Expansion joints that are over-compressed may ‘pop’. This can occur when the weight of the pipe, or other equipment, above the expansion joint is not properly supported. Signs of over-compression include a protruding bellows or minimal rubber visible between mating flanges.

Rubber joints are not the only solution for providing relief in piping systems; both a stainless-steel bellows expansion joint and a stainless-steel flexible connector can be installed to provide relief. To determine which type of expansion joint should be used, it is best to start with the Rule of 250. For any application that has under 250 PSI, or 250F, a rubber expansion joint will usually be the best selection. Stainless-steel will, however, typically be a better option for anything that has over 250 PSI or 250F. For aggressive medias, such as acids or caustics, PTFE or stainless-steel should always be used. As applications that use stainless-steel expansion joints tend to have a wider range of specifications, they are commonly custom made per application.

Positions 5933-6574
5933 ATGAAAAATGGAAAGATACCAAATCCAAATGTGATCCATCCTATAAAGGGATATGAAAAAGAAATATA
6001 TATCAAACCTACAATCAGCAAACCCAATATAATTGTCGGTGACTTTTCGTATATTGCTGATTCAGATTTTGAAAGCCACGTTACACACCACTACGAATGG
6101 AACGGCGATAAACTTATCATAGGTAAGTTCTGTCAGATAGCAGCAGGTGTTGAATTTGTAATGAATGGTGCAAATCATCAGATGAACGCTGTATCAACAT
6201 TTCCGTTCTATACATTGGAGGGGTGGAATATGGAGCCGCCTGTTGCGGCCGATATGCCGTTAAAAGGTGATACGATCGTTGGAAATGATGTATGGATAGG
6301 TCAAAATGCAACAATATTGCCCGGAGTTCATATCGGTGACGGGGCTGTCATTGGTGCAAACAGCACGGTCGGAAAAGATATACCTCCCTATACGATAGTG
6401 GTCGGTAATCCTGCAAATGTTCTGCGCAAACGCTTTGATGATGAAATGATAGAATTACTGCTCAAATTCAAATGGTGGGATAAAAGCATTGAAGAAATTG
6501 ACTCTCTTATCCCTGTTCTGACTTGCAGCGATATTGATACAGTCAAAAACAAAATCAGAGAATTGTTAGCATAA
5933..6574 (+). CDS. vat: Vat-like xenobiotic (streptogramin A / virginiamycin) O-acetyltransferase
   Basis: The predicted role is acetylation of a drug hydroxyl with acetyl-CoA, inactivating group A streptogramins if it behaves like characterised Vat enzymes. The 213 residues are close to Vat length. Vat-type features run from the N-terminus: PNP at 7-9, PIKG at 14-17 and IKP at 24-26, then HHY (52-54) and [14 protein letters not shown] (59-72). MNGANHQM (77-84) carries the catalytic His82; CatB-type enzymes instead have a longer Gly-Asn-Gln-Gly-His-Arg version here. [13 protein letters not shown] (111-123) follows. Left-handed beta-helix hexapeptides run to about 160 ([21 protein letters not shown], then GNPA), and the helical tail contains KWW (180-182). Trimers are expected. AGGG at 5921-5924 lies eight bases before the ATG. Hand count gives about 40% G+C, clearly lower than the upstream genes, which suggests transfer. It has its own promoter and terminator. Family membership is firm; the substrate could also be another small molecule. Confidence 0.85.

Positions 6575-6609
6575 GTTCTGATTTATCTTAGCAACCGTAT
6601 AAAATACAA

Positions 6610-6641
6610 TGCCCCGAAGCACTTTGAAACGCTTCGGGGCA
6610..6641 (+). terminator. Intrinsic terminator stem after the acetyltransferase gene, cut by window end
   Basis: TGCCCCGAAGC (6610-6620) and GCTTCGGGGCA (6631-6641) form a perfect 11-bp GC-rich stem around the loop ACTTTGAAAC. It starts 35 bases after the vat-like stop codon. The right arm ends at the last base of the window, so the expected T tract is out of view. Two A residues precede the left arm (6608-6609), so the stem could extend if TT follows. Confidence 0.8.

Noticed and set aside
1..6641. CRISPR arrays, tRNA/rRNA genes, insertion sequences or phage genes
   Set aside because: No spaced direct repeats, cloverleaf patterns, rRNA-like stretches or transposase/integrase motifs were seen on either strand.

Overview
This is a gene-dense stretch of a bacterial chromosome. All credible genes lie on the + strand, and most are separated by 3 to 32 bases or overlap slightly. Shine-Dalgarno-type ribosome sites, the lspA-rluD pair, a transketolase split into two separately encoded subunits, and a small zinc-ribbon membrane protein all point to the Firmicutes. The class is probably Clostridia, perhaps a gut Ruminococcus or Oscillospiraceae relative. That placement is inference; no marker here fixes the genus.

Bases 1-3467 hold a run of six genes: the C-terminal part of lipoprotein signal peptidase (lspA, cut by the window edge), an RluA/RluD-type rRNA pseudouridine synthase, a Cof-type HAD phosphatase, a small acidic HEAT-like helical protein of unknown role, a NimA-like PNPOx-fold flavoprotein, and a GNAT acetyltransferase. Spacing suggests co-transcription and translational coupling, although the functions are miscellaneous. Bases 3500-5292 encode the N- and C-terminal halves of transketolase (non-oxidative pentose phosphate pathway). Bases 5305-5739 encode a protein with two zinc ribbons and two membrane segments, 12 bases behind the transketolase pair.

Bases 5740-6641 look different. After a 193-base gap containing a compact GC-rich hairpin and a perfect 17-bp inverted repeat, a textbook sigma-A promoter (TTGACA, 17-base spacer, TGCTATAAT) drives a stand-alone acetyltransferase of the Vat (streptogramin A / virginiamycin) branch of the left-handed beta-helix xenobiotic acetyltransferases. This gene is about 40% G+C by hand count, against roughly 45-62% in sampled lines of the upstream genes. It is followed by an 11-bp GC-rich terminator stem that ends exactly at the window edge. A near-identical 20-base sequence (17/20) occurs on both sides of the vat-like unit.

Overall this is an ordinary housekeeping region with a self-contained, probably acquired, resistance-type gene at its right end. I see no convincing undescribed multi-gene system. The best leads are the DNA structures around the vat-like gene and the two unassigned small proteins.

Common Installation Mistakes to Avoid

Once a joint is selected proper installation is imperative to avoid premature failures. Common types of improper installations include the following:

Incorrect bolt usage

If the bolts used for installation are too long or facing the wrong direction, they will protrude into the rubber arch in the bellows. Three solutions to this issue are: a shorter bolt that is no more than two turns past the nut, turning the bolts outward, or using all thread.

Be sure to install expansion joints at neutral length. Compressing a joint into position can cause the bead to fold over which leads to a leak path.


The natural reaction of a rubber expansion joint once a piping system is turned on is to extend outward. Properly installing anchors or using control units will prevent the joint from extending past its limitations.